With Lingle win, school board debate to resurface
By Jennifer Hiller
Advertiser Education Writer
One of Lingle's key education proposals which would require a constitutional amendment approved by voters would create locally elected boards for Kaua'i, Maui, the Big Island, East Honolulu and Leeward, Central and Windward O'ahu.
Similar proposals died in the Legislature last session, although the idea had the support of Republicans and Democrats, and appeared to resonate with the public.
An unlikely alliance of the teachers' union, the Board of Education, the governor and the DOE bureaucracy opposed the bill, while nearly all lawmakers wanted to see some type of change. The deal-breaker appeared to be in the Senate, with Senate Education Committee Chairman Norman Sakamoto, D-16th (Moanalua, Salt Lake), instead proposing a task force to study the issue further.
But just as the state's incoming governor supports the idea, Democrats who supported the proposal last year appear to have stopped pushing for the change.
"I believe we have an obligation to listen to the new governor to see why she thinks this will make the system better," said Rep. K. Mark Takai, D-34th (Waimalu, Newtown, Pearl City). "I have some strong concerns about breaking up the school system."
Takai echoed criticisms raised during the governor's race that local school boards would cost more and create more bureaucracy, and noted that Democrats have enough votes to override a veto.
Some education experts, including schools Superintendent Pat Hamamoto, also have said they have not seen any research that suggests such a change would improve student achievement.
But University of Hawai'i adjunct professor Mary Anne Raywid said the Department of Education is too large and that Neighbor Islands resent the administrative orders coming down from Honolulu, two problems that local control could solve.
"I think until we fundamentally alter the organization, we're not going to get anything better coming out of it," Raywid said.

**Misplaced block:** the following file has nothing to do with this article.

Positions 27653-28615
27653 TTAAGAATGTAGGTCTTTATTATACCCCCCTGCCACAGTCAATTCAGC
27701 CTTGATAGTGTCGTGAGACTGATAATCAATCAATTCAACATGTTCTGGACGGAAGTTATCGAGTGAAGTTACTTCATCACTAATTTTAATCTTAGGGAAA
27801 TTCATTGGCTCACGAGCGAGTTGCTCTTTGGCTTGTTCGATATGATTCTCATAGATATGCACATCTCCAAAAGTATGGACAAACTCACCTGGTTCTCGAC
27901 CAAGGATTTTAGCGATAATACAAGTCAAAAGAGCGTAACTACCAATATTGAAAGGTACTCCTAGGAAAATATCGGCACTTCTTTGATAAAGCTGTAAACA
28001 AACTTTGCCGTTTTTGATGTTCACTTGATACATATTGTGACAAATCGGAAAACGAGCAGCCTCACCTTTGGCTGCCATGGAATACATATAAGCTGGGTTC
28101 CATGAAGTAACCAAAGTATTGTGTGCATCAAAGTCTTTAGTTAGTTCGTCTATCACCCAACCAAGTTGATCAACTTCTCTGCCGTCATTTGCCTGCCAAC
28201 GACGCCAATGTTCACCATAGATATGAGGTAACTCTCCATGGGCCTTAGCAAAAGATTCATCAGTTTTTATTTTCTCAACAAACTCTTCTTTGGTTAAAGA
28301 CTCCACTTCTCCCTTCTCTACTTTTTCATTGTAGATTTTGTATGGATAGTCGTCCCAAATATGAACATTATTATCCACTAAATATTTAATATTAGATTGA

The measure would have to pass through the House and Senate before going on to voters in the form of a constitutional amendment. The earliest it could come to a statewide vote is 2004.
Rep. Ken Ito, chairman of the House Education Committee, said the revival of momentum for a switch to local school boards depends on the position the new school board takes on the issue, the education committee assignments in the Legislature and the friendliness of the House and Senate education committee chairs to the idea.
Republican lawmakers do not have enough votes by themselves to bring bills bottled up in committee to a floor debate. Constitutional amendments must be approved by a two-thirds majority of each house before they can go to the voters.
"These constitutional amendments have to be nonpartisan because you need a two-thirds majority. That has to be in the equation," Ito said. "It's going to be interesting to see what happens. Education is really high on everyone's agenda."
Randy Hitz, dean of the College of Education at the University of Hawai'i-Manoa, said another discussion of the Board of Education's governance may take years.
"We can spend a lot of time on the reorganization piece (of Lingle's plan) and not necessarily get anywhere," Hitz said. "There are several other issues that are worth concentrating on. I think that all of them come under the category of providing more support for teachers. I think the bigger picture and what Linda is trying to say is that we need to get as much money as we can down to the school level and provide more support for teachers. Most of the teachers shortage is not a supply problem; it's a retention problem."
On Maui, the race for school board between Mary Cochran and Kelly King turned into something of a referendum on local school boards. It was the only race where BOE governance was a major issue.
But King, who made the local school board issue the centerpiece of her campaign, was defeated. Cochran instead argued that the problems with the DOE have less to do with governance than getting services to schools.